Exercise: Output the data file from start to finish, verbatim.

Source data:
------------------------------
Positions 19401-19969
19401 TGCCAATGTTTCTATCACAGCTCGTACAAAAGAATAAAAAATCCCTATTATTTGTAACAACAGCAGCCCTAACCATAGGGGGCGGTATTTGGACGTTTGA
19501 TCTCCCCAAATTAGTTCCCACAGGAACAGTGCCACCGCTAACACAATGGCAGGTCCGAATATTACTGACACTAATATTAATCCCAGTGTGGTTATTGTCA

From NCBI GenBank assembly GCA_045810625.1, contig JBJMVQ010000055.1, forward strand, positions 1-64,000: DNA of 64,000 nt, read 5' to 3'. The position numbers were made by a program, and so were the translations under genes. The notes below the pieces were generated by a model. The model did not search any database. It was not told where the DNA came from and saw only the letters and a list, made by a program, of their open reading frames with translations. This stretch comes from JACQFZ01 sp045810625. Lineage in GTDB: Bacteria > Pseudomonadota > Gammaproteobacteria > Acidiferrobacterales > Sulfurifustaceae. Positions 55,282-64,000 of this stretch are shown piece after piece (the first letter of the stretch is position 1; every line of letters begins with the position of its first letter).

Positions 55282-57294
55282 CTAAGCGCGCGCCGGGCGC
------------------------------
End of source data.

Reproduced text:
Positions 19401-19969
19401 TGCCAATGTTTCTATCACAGCTCGTACAAAAGAATAAAAAATCCCTATTATTTGTAACAACAGCAGCCCTAACCATAGGGGGCGGTATTTGGACGTTTGA
19501 TCTCCCCAAATTAGTTCCCACAGGAACAGTGCCACCGCTAACACAATGGCAGGTCCGAATATTACTGACACTAATATTAATCCCAGTGTGGTTATTGTCA

From NCBI GenBank assembly GCA_045810625.1, contig JBJMVQ010000055.1, forward strand, positions 1-64,000: DNA of 64,000 nt, read 5' to 3'. The position numbers were made by a program, and so were the translations under genes. The notes below the pieces were generated by a model. The model did not search any database. It was not told where the DNA came from and saw only the letters and a list, made by a program, of their open reading frames with translations. This stretch comes from JACQFZ01 sp045810625. Lineage in GTDB: Bacteria > Pseudomonadota > Gammaproteobacteria > Acidiferrobacterales > Sulfurifustaceae. Positions 55,282-64,000 of this stretch are shown piece after piece (the first letter of the stretch is position 1; every line of letters begins with the position of its first letter).

Positions 55282-57294
55282 CTAAGCGCGCGCCGGGCGC